An example of a NbS, Alyssum plants (white flowers – foreground) have been planted in these Niagara strawberry fields (background) to attract beneficial insects to the crops (Photo: Heather VanVolkenburg)
Have you ever noticed that nature has some ingenious ways of dealing with change? Natural systems can adjust in order to respond to environmental or climate changes; plants, for example, can change the timing of bloom or grow slower during droughts. Nature can also be a source of inspiration for farm managers and is part of what we call Nature-based Solutions (NbS).
Nature-based Solutions include, but are not limited to, actions that address challenges that farmers are facing by protecting, sustainably managing, and restoring agroecosystems and their adjacent landscapes. These challenges can stem from environmental or climate changes that threaten the sustainability of production systems. By utilizing and implementing tools and strategies that we know work in natural systems, NbS can simultaneously provide support for agricultural production, its supporting ecosystem and, ultimately, human well-being.
High biodiversity is intimately connected to NbS and directly correlated to an ecosystem’s ability to cope with environmental uncertainty (e.g. climate change induced extreme events). In the natural world, it is likely that a community with a relatively high number of plant species will include a few species that are more tolerant of drought or flooding. This diversity can help ensure that the entire community is not lost when a drought or flooding event occurs. Similarly, in agriculture, planting different crop species or varieties can provide some insurance to the farmer if one crop fails. A farmer can also select plant species based on different characteristics, such as the type of invertebrates they attract or repel, or how they compete with other crop plants. Many of these beneficial characteristics evolved first in natural systems, making a strong case for the adoption of NbS in agriculture.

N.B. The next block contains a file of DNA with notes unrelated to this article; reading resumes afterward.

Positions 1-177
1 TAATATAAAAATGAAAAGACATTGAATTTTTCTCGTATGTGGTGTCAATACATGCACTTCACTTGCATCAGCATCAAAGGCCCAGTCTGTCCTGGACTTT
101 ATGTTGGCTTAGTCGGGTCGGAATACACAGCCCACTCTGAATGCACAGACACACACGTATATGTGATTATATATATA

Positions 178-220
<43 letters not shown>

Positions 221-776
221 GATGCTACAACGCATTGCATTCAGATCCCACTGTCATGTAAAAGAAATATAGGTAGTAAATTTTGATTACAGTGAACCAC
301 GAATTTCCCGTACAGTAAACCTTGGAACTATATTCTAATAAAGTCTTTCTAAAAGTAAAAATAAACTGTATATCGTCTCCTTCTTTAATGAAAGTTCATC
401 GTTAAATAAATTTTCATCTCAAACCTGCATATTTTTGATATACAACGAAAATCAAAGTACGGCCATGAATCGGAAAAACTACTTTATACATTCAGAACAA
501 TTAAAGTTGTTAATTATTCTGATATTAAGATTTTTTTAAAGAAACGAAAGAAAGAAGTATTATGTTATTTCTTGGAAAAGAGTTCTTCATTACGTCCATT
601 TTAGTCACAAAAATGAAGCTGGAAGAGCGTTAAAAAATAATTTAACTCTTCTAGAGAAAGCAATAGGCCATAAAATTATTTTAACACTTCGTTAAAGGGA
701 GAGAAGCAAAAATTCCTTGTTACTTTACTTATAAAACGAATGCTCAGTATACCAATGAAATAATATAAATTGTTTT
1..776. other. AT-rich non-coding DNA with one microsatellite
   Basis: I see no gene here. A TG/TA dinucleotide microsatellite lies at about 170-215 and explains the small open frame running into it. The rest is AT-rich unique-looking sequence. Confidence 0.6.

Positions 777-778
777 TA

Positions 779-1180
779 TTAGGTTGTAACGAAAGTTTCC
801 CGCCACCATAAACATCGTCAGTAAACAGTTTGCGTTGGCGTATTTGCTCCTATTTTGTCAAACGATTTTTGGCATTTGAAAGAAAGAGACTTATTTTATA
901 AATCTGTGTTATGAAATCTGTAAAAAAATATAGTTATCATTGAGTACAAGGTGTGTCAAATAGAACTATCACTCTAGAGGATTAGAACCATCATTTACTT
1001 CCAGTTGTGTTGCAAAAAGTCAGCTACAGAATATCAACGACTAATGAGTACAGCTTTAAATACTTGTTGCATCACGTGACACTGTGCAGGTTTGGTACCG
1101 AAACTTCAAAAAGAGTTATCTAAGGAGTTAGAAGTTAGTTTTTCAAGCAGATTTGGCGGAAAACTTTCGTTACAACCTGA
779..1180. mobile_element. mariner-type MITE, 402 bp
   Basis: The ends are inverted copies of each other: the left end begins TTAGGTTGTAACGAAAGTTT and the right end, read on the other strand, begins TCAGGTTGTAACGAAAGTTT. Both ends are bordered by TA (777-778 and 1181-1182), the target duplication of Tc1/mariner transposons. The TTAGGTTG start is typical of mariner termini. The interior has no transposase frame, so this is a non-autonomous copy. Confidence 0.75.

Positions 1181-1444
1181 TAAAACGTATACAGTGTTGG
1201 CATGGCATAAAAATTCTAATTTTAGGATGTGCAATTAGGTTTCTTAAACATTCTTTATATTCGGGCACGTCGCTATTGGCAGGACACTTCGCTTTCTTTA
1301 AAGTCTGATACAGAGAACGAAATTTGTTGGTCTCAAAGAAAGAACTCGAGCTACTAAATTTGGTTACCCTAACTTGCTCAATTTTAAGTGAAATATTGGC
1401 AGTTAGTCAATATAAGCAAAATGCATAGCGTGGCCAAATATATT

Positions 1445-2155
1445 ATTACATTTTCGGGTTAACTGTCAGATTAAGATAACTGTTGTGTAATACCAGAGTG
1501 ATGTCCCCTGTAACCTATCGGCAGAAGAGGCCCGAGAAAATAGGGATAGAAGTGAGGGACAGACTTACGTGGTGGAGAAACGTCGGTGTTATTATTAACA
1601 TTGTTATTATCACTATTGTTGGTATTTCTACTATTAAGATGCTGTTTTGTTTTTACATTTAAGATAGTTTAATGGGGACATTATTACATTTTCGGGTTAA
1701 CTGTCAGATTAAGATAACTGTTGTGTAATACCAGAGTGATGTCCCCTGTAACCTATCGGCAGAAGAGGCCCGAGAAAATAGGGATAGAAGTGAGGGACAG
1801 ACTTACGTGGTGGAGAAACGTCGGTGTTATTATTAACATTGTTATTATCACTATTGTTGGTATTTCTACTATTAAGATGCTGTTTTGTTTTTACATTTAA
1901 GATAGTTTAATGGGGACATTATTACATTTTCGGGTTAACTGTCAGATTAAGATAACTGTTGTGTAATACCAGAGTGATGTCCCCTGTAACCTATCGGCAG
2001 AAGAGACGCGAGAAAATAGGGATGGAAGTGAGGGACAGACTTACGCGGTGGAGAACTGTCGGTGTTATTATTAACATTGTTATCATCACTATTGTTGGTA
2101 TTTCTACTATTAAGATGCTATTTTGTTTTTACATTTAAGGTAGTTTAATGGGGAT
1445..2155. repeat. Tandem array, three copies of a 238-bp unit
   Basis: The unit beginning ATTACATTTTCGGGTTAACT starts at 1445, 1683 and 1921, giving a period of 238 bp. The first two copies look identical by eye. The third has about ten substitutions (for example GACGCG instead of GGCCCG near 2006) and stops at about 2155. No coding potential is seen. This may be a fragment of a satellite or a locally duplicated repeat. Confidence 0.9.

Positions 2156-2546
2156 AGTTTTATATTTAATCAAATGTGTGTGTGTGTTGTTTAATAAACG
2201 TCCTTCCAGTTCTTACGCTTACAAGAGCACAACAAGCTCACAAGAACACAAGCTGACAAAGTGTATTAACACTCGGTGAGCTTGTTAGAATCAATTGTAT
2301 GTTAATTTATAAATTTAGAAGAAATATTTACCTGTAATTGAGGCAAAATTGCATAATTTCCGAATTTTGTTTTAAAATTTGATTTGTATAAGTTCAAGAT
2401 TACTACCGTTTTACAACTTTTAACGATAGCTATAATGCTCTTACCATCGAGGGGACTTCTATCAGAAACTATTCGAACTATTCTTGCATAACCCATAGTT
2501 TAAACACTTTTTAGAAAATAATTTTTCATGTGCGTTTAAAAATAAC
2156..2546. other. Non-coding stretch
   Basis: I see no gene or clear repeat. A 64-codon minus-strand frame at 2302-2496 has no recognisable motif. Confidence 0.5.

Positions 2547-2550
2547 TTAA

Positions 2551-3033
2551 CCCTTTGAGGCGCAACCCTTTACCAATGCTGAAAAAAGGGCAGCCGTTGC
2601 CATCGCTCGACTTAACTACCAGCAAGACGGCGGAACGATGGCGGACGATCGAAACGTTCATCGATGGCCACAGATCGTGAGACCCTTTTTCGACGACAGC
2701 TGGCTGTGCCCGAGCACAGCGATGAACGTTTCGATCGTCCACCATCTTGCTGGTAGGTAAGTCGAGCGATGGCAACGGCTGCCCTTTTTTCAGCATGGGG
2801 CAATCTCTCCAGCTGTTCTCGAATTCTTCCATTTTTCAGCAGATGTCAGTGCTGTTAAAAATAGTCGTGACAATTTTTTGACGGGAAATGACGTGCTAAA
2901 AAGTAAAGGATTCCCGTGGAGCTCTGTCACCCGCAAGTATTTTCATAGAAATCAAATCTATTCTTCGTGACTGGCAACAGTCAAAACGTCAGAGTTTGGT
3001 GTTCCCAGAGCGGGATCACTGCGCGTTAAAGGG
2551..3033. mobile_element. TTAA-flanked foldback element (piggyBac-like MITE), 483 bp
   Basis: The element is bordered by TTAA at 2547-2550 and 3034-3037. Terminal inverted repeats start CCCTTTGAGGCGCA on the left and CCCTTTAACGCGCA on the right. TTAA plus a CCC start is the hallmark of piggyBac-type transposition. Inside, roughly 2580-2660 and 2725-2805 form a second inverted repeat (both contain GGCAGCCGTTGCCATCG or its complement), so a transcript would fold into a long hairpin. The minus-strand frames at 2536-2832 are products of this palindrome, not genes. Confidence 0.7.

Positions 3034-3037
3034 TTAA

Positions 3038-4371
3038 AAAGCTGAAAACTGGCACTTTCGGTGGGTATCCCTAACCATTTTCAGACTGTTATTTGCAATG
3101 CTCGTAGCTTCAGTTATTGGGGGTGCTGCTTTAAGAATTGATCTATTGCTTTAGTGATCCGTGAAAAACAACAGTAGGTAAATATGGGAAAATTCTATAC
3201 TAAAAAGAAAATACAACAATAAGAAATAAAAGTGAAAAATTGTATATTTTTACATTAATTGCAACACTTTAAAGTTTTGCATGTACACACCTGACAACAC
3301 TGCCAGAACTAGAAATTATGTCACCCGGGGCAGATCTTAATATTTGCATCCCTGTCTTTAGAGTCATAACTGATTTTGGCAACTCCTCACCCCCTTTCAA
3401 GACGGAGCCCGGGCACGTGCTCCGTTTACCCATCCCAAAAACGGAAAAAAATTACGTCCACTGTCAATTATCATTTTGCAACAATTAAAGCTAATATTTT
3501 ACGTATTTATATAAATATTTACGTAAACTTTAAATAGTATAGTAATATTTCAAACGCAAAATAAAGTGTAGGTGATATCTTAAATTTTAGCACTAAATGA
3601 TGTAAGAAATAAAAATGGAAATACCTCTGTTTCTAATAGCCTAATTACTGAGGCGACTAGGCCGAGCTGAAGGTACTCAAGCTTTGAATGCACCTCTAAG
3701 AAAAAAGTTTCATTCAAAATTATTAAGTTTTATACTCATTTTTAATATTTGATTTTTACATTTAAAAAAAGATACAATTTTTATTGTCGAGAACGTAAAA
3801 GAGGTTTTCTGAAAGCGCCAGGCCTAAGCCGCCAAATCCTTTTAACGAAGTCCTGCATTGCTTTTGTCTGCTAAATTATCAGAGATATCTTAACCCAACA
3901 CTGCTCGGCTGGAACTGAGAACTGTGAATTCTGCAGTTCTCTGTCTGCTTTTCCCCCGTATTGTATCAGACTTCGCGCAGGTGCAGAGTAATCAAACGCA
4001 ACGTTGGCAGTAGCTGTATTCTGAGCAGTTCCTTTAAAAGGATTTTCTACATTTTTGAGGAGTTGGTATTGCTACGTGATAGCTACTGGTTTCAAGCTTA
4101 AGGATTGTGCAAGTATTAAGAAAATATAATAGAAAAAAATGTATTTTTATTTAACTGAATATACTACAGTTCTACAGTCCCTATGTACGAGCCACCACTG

NbS are based on equity, the inclusion of all sectors of society (farmers, policy makers, consumers, etc.), and the restoration or protection of biological diversity is a top priority. Decisions can vary from local (farm level) to a large landscape (vineyards of the Niagara Region). In all cases, however, decisions should be transparent and integrate sustainable ideas and solutions for all. NbS are also a viable approach for meeting the United Nations Sustainable Development Goals (SDGs) and ensuring that basic societal needs are met in a safe and sustainable environment.
Like many of the research projects in our lab, our OSCIII project aims to investigate a combination of NbS concepts applied to local vineyard agroecosystems. The next few blogs will outline a few of these potential solutions and how they are being applied in our research.
This blog section will be ongoing throughout the duration of the project with bi-weekly updates provided by Liette Vasseur, Heather VanVolkenburg, Kasia Zgurzynski, Habib Ben Kalifa, and Diana Tosato (see research team). We will be providing research activity updates as well as informative pieces that delve into agricultural concepts and important global issues as they relate to agricultural sustainability and climate change. Stay tuned for regular updates!